Last week, Munich Re announced strong investment returns but warned that low interest rates could impact results going forward. In an interesting interview with The Financial Times, Nikolaus von Bomhard, CEO of Munich Re, explains the challenges facing insurers due to easy monetary policies that have sent interest rates to record lows in many developed countries. Mr. von Bomhard expressed some support for a low rate policy intended to boost the economy but he sees broader implications, some of which are not widely discussed.

Insurers typically hold a large fixed income portfolio and low interest rates impact the investment returns available to meet future liabilities. However, low interest rates also reduce the discount rate used to calculate the present value of liabilities expected in future years which boosts the current value of these liabilities.

Mr von Bomhard said: “Many of the existing local accounting standards fail to show that some customer guarantees and options are increasing in value. If interest rates stay low for much longer, sooner or later things will get a little bit more difficult for some companies and you can’t see this in the accounts.”

Low interest rates reduce what insurers can earn from investments to meet pay-outs, but they also push up the assumed future cost of liabilities. Accounting rules do not always require this assumed higher cost to be shown on an insurer’s balance sheet.

While the impact of interest rates on calculating future liabilities is well understood by sophisticated investors, the story is often missed in the media and by those who do not read financial statements in detail. We present two other examples of the impact of lower interest rates on financial results.

**Lower Interest Rates Impact Berkshire’s Derivatives Liability**

Careful readers of Berkshire Hathaway’s recently released 10-Q report, discussed in detail on The Rational Walk, would have noticed an interesting statement regarding interest rates in the company’s disclosure on the equity index put option contract position:

In 2010, we incurred pre-tax losses of approximately $1.8 billion in the second quarter and $1.6 billion in the first six months on equity index put option contracts. During the second quarter of 2010, declines in major equity index values ranged from 12% to 15%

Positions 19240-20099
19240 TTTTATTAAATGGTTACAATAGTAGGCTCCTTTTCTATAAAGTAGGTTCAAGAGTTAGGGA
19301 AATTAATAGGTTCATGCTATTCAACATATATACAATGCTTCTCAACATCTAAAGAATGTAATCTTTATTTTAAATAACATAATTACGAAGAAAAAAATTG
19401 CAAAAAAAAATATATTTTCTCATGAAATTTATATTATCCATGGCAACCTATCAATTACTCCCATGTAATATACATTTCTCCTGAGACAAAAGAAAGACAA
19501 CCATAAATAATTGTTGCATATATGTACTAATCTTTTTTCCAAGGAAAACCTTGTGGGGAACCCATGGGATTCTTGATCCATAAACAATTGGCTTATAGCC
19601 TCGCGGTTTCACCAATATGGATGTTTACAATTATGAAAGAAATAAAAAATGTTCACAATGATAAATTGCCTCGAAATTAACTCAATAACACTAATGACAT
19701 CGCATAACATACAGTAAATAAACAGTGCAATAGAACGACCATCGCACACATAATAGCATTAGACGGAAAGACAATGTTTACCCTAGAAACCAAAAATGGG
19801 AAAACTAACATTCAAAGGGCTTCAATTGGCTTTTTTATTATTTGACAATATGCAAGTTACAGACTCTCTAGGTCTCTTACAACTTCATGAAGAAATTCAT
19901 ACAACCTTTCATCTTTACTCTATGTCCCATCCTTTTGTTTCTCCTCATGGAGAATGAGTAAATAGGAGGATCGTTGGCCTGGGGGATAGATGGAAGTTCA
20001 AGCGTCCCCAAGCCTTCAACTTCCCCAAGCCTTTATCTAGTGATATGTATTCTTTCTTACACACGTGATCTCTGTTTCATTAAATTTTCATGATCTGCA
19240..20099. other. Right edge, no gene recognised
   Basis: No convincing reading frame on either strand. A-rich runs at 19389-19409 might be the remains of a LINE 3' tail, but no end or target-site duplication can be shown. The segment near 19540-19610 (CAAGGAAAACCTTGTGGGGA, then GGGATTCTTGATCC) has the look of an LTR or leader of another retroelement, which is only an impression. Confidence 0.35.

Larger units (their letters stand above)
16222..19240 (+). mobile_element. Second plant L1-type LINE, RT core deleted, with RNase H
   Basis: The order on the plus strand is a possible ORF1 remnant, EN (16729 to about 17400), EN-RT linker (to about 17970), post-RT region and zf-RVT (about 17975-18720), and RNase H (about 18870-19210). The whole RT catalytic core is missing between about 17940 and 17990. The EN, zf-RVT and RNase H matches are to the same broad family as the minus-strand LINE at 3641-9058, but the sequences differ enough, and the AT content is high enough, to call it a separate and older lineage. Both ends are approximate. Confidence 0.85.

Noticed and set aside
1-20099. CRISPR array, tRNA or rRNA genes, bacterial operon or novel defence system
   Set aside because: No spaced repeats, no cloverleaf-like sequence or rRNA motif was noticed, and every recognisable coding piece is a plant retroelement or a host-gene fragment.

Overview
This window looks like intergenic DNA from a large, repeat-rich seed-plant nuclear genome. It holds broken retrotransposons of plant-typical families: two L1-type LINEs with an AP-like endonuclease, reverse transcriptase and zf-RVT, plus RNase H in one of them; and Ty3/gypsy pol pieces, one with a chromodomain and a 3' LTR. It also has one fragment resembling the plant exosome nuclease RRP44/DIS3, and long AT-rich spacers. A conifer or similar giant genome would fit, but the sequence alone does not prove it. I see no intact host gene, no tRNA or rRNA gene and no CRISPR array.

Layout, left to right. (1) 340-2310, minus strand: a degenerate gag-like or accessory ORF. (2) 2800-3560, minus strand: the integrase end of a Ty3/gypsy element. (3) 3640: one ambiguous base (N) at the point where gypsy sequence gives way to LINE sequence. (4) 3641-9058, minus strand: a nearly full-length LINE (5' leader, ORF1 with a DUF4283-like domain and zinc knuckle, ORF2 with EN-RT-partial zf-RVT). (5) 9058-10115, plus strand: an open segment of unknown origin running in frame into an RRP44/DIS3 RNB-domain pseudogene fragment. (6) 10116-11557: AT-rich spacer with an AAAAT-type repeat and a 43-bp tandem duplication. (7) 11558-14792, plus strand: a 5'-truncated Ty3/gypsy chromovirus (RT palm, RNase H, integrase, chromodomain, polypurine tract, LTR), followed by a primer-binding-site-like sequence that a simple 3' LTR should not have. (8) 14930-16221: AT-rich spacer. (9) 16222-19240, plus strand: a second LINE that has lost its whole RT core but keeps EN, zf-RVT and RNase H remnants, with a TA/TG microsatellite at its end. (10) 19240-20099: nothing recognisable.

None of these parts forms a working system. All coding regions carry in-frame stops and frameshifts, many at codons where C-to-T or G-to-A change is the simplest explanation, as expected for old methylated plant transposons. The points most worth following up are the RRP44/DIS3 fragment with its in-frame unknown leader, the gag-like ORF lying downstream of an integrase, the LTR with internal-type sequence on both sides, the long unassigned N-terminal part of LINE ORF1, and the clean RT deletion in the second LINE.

and we reduced our interest rate assumptions(emphasis added). As a result, the estimated values of the liabilities associated with these contracts increased.

In other words, Berkshire’s mark-to-market loss on the derivatives position was caused by both the decline in the equity index value and lower interest rates which had the effect of increasing the present value of the theoretical liability that would exist when the put option contracts expire.

**Lower Discount Rates Impact Pension Liabilities**

The calculation of defined benefit pension obligations represents another case where lower interest rate assumptions reduce the discount rate used to express future liabilities in present value terms. This causes future pension obligations to increase. Few investors pay much attention to the rate of return assumptions and the discount rate used in pension plan disclosures. However, incorrect or unrealistic assumptions can have the effect of understating true liabilities and inflating book values.

*Disclosure: The author of this article owns shares of Berkshire Hathaway. No position in Munich Re.*

I understand that “Low interest rates reduce what insurers can earn from investments to meet pay-outs.” But I am not quite sure how low interest rates push up the assumed future costs of liabilities.

Do lower interest rates push up future costs of liabilities due to the lower rate of compounding?

A policy priced at a certain interest rate will be profitable over its lifetime if interest rates hold or go up. But if interest rates fall, the principal will compound at a lower rate over its remaining lifetime, and will no longer cover payouts in the future.

Is that why low interest rates push up the assumed future costs of liabilities, or did I miss something?

Thank you,

Drew

In the calculation used to determine the present value of a fixed stream of liabilities years into the future, a discount rate must be used. The lower the discount rate, the higher the value of the liabilities when expressed in present value terms.

To take a simplified example, if a company has a lump sum pension liability of $1 million due in ten years, the present value of the obligation today would be $385,543 with a 10 percent discount rate but would rise to $463,193 with a 8 percent discount rate. In this case the formula used would be:

1,000,000 / (1+r)^10 where r = discount rate used

When re-reading the article, I think the following sentence may have caused confusion: “This causes future pension obligations to increase. ”

To be more clear, it should have read “This causes the present value of future pension obligations to increase.”